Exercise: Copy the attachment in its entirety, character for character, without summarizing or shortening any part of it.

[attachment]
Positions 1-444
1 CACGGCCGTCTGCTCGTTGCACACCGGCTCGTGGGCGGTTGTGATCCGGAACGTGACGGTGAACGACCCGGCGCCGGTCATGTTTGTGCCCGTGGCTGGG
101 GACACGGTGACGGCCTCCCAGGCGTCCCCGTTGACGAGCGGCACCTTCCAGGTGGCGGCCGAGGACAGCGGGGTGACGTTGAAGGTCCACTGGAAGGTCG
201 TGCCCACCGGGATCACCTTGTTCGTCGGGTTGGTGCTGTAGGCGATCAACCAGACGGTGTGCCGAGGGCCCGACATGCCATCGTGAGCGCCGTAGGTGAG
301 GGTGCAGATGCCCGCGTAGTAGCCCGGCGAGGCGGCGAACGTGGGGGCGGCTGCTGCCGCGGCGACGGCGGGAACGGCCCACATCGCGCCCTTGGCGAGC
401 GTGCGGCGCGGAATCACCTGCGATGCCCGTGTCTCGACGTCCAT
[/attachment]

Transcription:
Positions 1-444
1 CACGGCCGTCTGCTCGTTGCACACCGGCTCGTGGGCGGTTGTGATCCGGAACGTGACGGTGAACGACCCGGCGCCGGTCATGTTTGTGCCCGTGGCTGGG
101 GACACGGTGACGGCCTCCCAGGCGTCCCCGTTGACGAGCGGCACCTTCCAGGTGGCGGCCGAGGACAGCGGGGTGACGTTGAAGGTCCACTGGAAGGTCG
201 TGCCCACCGGGATCACCTTGTTCGTCGGGTTGGTGCTGTAGGCGATCAACCAGACGGTGTGCCGAGGGCCCGACATGCCATCGTGAGCGCCGTAGGTGAG
301 GGTGCAGATGCCCGCGTAGTAGCCCGGCGAGGCGGCGAACGTGGGGGCGGCTGCTGCCGCGGCGACGGCGGGAACGGCCCACATCGCGCCCTTGGCGAGC
401 GTGCGGCGCGGAATCACCTGCGATGCCCGTGTCTCGACGTCCAT